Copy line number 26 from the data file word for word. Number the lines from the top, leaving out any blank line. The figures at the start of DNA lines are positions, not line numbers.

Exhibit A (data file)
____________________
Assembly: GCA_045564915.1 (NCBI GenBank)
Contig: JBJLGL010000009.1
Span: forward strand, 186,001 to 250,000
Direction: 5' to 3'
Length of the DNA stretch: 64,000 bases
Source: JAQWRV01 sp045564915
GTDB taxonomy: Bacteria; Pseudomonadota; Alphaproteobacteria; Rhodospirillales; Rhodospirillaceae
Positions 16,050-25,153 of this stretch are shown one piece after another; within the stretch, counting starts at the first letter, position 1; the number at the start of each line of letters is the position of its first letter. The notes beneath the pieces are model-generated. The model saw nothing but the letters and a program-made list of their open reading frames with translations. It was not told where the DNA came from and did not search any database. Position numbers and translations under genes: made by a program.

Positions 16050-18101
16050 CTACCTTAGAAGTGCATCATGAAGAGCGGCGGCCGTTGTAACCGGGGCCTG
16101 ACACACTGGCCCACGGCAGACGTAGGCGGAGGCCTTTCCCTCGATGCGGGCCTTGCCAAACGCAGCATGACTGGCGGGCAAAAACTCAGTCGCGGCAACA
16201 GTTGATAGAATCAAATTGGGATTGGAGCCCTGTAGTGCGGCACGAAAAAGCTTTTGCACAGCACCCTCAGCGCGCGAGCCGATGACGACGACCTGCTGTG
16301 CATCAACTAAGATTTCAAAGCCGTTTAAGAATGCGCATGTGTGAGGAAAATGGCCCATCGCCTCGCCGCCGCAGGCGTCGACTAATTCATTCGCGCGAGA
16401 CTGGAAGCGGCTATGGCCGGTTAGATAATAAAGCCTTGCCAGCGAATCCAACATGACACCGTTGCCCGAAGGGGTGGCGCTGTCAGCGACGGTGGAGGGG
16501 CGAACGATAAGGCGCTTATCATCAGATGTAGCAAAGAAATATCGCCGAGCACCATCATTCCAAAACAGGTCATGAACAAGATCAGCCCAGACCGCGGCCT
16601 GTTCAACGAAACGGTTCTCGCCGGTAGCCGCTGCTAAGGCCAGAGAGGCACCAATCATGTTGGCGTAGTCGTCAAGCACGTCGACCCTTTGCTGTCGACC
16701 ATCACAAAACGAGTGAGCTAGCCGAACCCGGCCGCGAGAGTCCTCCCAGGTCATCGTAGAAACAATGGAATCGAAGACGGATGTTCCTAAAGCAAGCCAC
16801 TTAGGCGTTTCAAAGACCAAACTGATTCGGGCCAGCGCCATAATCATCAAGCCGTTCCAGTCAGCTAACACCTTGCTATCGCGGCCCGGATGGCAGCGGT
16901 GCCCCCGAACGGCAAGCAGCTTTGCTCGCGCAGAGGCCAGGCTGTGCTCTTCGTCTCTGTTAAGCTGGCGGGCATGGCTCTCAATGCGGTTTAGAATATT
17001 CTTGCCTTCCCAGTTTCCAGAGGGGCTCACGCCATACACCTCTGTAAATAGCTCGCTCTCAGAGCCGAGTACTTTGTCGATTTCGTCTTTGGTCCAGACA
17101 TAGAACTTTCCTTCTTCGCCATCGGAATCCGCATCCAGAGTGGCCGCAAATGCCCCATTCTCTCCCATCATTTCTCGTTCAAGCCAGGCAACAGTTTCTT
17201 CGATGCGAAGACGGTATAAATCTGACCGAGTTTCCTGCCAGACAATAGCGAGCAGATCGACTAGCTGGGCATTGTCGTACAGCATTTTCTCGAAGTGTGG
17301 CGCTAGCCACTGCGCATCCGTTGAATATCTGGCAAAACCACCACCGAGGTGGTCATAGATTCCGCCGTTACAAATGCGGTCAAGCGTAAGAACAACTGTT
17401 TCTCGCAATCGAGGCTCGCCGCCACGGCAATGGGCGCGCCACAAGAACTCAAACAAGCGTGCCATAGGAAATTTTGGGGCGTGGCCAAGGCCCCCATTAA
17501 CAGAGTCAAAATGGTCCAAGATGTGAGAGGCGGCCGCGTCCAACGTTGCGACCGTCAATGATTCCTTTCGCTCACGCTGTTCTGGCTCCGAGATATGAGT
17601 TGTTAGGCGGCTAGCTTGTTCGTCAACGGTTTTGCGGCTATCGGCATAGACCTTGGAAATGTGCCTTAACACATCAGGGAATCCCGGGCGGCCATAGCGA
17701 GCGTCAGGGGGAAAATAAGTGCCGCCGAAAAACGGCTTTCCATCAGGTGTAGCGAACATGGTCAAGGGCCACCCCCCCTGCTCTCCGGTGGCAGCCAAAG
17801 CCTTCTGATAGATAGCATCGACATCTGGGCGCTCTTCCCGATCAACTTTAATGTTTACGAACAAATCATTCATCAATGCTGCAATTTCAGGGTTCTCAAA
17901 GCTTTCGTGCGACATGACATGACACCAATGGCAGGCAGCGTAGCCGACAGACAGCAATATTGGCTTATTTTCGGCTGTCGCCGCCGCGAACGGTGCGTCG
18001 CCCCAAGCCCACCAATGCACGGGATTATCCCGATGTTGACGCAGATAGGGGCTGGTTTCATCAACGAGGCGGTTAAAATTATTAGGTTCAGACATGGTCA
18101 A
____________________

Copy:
17601 TGTTAGGCGGCTAGCTTGTTCGTCAACGGTTTTGCGGCTATCGGCATAGACCTTGGAAATGTGCCTTAACACATCAGGGAATCCCGGGCGGCCATAGCGA